A full obituary and announcement are available here.
CLE Professional Program for Society Members: Plessy v. Ferguson and the Evolution of Test Cases
The Society has long enjoyed a special relationship with the American College of Trial Lawyers. As a result, during their Annual Meeting, the College is granting exclusive access to their CLE Professional Program for Society Members:
Steve Luxenberg, the program's main speaker, points out that the majority of students and scholars thinking about Plessy does not go beyond "separate but equal". Mr. Luxenberg, a journalist with over 40 years of experience, tells the fascinating story of this as a pioneering "test" case brought by a group of Creole citizens in New Orleans to challenge specifically Louisiana's separate but equal railroad car act.
Click here for more information.
The U.S. Capitol Historical Society hosted the 2020 National Heritage Lecture on September 14, 2020
You can watch here: https://uschs.org/news-releases/2020-national-heritage-lecture/
New Multimedia Exhibit on Alabama and the U.S. Supreme Court
The ABA’s Silver Gavel Awards, which recognize outstanding work that fosters the public’s understanding of law and the legal system, chose “Alabama Justice: The Cases and Faces That Changed a Nation” as a 2020 Finalist in its Multimedia Category. The exhibit is the brainchild of Steven P. Brown, political science professor at Auburn University who was the winner of the SCHS’s Hughes-Gossett Award in 2017. Click here for further reading.
New Acquisition: Stephen Field’s 1885 Term Docket Book
There are many stories about the link between baseball and the Supreme Court, but the safeguarding of Justice Stephen Field’s 1885 Term Docket Book has not been one of them, until now. Apparently a baseball memorabilia collector preserved the book because someone pasted into it baseball box scores from the 1888 season of the Washington Senators—not because of its connection to the highest court in the land. It eventually fell into the hands of a dealer near Richmond, VA who realized its significance and contacted the Supreme Court Historical Society. Click here to continue reading.
FDR and the Courtpacking Controversy
Our documentary chronicles the 168 days between FDR's fireside chat announcing his plan to enlarge the Supreme Court to as many as 15 justices in February 1937 and the defeat of his Court-packing scheme in July. It draws on contemporary cartoons and video footage to recount the twists and turns of this riveting episode in Supreme Court history.
The documentary is accompanied by specially designed lesson plans for high school teachers to help students learn about the Courtpacking episode, which highlights important issues about separation of powers. Clare Cushman has provided an introduction to this educational video available here. The lesson plans to accompany the cartoon-rich short documentary "FDR and the Court-packing Controversy" are available here.
Technology and the Court
As the Conference has decided to hear oral arguments by telephone in May, an unprecedented development, we thought we would look back to the arrival of phones at the Supreme Court. Click here to read further.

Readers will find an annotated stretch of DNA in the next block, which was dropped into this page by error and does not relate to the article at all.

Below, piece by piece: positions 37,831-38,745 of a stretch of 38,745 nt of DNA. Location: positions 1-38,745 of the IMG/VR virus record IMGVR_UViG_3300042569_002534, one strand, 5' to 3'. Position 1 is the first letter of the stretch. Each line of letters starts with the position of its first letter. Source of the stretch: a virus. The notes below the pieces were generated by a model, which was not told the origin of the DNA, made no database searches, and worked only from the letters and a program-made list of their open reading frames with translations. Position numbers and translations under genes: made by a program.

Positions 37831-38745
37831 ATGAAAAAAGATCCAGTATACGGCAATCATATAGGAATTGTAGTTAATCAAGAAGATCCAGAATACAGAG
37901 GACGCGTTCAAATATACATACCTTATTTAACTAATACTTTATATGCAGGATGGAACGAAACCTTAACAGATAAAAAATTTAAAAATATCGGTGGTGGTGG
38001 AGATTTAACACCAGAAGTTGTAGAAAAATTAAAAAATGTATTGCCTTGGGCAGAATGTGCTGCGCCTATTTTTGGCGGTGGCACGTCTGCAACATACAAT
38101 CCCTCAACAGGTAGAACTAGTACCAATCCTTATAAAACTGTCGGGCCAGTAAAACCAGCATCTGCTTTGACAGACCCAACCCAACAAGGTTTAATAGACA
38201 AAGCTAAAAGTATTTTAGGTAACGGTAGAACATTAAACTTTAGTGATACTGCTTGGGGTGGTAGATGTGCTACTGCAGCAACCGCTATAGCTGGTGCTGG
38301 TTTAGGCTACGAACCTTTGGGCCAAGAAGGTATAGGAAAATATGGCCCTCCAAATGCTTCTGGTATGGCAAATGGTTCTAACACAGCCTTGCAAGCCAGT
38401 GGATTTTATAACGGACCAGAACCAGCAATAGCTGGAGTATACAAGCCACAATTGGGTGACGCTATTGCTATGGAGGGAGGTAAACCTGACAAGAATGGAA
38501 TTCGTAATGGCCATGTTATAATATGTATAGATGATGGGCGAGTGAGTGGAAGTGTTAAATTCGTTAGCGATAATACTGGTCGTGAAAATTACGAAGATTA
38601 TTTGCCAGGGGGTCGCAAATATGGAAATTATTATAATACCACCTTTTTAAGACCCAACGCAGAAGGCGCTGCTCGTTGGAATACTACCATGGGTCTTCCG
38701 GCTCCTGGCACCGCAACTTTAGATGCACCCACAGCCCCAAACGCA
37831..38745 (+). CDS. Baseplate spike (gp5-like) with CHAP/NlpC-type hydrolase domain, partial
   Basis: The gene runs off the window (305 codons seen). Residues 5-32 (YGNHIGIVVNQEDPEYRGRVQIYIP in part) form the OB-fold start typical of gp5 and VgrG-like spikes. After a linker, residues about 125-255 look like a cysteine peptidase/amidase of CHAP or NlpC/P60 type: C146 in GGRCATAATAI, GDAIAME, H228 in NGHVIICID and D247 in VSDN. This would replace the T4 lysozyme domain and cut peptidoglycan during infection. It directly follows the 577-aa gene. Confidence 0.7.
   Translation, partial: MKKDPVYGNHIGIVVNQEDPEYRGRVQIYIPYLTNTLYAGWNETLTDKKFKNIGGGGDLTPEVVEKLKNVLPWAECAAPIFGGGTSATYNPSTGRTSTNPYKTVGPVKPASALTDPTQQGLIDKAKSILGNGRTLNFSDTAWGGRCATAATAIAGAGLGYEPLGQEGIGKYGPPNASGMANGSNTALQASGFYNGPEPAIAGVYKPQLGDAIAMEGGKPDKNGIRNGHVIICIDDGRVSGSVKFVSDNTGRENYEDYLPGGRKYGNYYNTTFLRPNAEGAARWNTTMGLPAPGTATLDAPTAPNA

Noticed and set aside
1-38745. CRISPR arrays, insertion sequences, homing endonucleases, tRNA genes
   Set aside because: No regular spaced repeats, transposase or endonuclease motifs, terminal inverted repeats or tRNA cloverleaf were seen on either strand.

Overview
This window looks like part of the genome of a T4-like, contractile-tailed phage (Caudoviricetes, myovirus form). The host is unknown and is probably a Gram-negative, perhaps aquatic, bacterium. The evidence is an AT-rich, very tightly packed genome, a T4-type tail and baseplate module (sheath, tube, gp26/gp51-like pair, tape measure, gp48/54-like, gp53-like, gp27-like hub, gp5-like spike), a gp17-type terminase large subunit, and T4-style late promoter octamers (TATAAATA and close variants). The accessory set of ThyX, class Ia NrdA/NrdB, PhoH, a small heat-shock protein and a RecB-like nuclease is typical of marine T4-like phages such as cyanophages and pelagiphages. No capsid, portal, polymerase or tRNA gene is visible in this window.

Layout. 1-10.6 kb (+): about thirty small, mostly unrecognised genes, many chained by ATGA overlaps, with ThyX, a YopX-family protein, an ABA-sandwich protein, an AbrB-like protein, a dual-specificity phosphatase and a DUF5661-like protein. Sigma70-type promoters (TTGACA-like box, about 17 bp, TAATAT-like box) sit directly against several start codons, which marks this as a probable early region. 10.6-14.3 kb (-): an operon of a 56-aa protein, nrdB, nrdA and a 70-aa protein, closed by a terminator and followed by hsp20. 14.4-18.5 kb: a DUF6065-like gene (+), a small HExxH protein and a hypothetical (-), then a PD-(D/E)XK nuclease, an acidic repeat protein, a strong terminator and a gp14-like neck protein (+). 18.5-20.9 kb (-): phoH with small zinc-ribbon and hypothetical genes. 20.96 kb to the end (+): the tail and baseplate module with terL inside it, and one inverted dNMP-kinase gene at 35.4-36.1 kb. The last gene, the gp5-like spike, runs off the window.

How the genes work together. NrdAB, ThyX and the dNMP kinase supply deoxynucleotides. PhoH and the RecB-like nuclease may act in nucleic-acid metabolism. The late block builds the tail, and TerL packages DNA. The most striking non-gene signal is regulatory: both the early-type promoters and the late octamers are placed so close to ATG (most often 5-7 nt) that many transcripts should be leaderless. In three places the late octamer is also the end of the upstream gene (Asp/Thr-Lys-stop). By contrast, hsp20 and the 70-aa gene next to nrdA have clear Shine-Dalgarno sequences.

Pandemics and the Court
While we are certainly in unprecedented times in our lifetimes, it is not the first time in the history of the Court that steps have had to be taken to avert the consequences of a pandemic. To understand the history of pandemics and the Court, read the following article by Clare Cushman, the Society’s Director of Publications and Resident Historian. Please click here to read further.
Supreme Court Historical Society New York Gala
The Gala has been rescheduled for Wednesday, April 7, 2021 at The Plaza Hotel in New York City. Honoring Michael R. Bloomberg, Extraordinary business person, philanthropist, author and public servant
The Society's headquarters is located at Opperman House, 224 East Capitol Street, N.E., Washington, D.C. 20003. Opperman House has two important resources: The Goldman Library and the Membership Lounge. The Goldman Library has a conference table suitable for small meetings and luncheons. The books housed therein have been collected through the efforts of Professor James B. O'Hara, a Trustee of the Society, and comprise an outstanding collection of judicial biographies, Justices' writings, and histories of the Court.
Contributions to the society may take many forms including direct financial support, grants, in-kind gifts, and bequests. Donors may designate the purpose for which a gift must be spent. Gifts to assist the Society meet its general operating budget are always needed. In addition, the Society works closely with the Supreme Court to acquire and maintain art, antiques, artifacts, and memorabilia documenting the history of the Court for display in the public and private areas of the building. You may click the link here to be taken to our giftshop where you may make an online donation to the Society. You may also call the Society at 202.543.0400 for more information
Our members are the reason we exist! Without your continued support our programs, events and publications would not be available. If you are not a member, please consider joining today. You will receive invitations to all of our events, the Journal of Supreme Court History, the Quarterly newsletter as well as access to the Society's Headquarters in Washington D.C.
Please visit our giftshop located inside the Supreme Court or here online. All members receive a 20% discount on items purchased.
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